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What the Knicks have to do this offseason to be competitive

Knicks GM Scott Perry speaks during media day

Knicks GM Scott Perry speaks during media day held at MSG Training Center in Greenburgh on Sept. 25, 2017. Credit: James Escher

The Knicks have just two games left in another dismal season, and then the real work begins for Scott Perry.

This will be Perry’s first full offseason as Knicks general manager. (They already drafted Frank Ntilikina, and signed Tim Hardaway Jr. and Ron Baker before Perry was hired). His to-do list will be long. Here are some items on that list:

Name your coach

If Jeff Hornacek won’t be back for the final year of his contract — odds are Perry and president Steve Mills already know that answer — then don’t wait. If he will, then come out and declare the team is going forward with Hornacek.

Since Kristaps Porzingis could be out until early 2019 and next season will be another rebuilding year, an argument can be made to keep Hornacek and let him continue working with and trying to develop these players.

He’s been a good employee in that he’s done everything asked of him, by former president Phil Jackson and now this regime. The Knicks were still playing hard for him at the end of the season.

But it’s hard to bring Hornacek back on an expiring contract. A new coach would likely be the person Perry believes will see the team through another rough season and ultimately guide them to the playoffs. If so, management should make sure that coach has a defensive background or will hire assistants who do.

Get a small forward

A major area of weakness. Natural shooting guards Hardaway and Courtney Lee played out of position and didn’t have the size or strength to match up with small forwards. Lance Thomas is a good defender, but provides very little offensively.

“That’s a real hole,” a league executive said

The Knicks should look in both the draft — Villanova’s Mikal Bridges would be a good choice — and free agency to for small forwards. Maybe they can find someone in the G League or take an undrafted player and work on developing him. They hope to do that with late-season signing Troy Williams.

They don’t want to spend too much since the plan is to maintain as much cap room and flexibility for the 2019 free-agent class. They may have to be creative and lucky.

Bring in athletes

Another major shortcoming.

A main priority has to be to get as many athletic, versatile players who can guard multiple positions to be able to switch on screens without it being a mismatch for the opposing team. The Knicks desperately need better athletes and better defenders.

Find a point guard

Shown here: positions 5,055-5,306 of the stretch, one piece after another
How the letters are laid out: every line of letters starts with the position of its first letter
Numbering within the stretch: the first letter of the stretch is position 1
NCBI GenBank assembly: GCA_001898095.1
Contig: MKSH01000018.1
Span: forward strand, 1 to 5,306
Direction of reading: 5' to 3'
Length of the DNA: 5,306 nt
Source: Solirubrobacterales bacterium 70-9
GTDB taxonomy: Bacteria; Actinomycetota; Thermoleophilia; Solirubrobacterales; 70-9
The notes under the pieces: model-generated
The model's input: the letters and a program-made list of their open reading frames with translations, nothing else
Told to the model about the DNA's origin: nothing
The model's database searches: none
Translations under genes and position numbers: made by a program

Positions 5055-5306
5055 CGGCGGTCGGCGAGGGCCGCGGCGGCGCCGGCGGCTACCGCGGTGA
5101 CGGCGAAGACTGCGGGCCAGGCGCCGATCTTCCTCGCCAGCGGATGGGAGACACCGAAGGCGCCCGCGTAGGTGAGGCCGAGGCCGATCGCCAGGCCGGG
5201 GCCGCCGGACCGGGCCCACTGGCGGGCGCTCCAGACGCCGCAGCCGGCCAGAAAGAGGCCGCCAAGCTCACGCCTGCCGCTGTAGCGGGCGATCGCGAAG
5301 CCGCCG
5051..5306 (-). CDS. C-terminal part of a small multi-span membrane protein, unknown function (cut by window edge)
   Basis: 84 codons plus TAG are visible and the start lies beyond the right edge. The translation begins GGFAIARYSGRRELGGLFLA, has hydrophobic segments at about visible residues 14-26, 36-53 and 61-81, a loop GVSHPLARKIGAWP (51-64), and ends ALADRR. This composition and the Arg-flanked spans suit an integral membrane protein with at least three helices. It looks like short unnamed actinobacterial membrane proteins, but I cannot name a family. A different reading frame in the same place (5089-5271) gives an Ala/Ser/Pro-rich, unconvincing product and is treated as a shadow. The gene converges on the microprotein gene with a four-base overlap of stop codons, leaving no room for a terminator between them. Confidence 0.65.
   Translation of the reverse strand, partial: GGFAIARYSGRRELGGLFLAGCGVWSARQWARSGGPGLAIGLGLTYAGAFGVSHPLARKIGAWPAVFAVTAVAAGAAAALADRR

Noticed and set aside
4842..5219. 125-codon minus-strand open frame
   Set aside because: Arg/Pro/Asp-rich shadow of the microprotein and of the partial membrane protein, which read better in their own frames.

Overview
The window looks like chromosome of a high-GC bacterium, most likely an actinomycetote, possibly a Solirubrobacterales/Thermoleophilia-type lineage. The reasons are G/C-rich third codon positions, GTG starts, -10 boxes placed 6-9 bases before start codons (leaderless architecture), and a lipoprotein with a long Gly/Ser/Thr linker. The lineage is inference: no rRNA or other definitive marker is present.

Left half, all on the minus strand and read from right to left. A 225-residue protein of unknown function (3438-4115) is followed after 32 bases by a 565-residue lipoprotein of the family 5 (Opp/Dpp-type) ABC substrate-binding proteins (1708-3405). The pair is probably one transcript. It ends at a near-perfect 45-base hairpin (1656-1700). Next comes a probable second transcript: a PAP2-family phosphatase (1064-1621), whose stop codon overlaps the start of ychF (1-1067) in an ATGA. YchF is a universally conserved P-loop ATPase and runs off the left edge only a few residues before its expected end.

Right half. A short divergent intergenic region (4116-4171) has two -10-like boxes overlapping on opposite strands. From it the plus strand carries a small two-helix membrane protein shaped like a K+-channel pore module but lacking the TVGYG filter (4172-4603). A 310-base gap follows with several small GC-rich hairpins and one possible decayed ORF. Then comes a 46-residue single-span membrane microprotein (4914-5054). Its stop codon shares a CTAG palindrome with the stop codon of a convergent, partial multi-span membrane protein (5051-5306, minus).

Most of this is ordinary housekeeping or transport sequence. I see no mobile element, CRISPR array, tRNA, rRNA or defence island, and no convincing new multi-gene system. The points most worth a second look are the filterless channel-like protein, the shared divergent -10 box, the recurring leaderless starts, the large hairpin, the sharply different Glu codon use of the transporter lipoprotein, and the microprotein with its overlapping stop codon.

This has been on the Knicks’ front-office to-do-list for years.

Trey Burke goes into the offseason as their starting point guard next season. He was a good gamble that paid off for Perry. Burke resembles Allen Iverson and has some of his moves, but is he the answer?

Are Ntilikina or Emmanuel Mudiay?

Kyrie Irving likely will be on the Knicks’ radar in free agency next summer. Kemba Walker is another option. But there are no guarantees they can get either.

Unless the Knicks jump up in the Lottery to one of the top three picks, they have to consider Oklahoma’s Trae Young or Alabama’s Collin Sexton if they’re available when they pick. (Bridges might be the better choice if he’s there).

Develop the young

This is the way of the NBA: Stock up on young guys and try to develop them into reliable, productive players.

The Knicks have started to do that and should continue to follow that blueprint — especially if they want to keep payroll down. But they have to actually develop them.

With that in mind, they should spend considerable time with Ntilikina, Mudiay and Damyean Dotson this offseason. Keep them in the gym, work with them and decide if they are a part of the future.

They’re trying to make Ntilikina an off-guard. He needs to become a better shooter and change his mindset because his first inclination is to pass.

Player development coach Craig Robinson believes he has an “innovative” and “transformative” plan to improve players. It’s an important summer for him.

The big problem

Their only two serviceable centers, Enes Kanter and Kyle O’Quinn, can opt out this summer.

It’s more likely that O’Quinn ($4.26 million) will than Kanter ($18.6 million). If both do, the Knicks should let them walk. It makes more sense to keep Kanter, but not if his salary affects the summer of 2019.

An emphasis has to be finding athletic, versatile big men who can play power forward and center, particularly since the league is going smaller. They have one in Porzingis, but he’s out indefinitely. On a side note: the Knicks should not have traded Willy Hernangomez.

New York Sports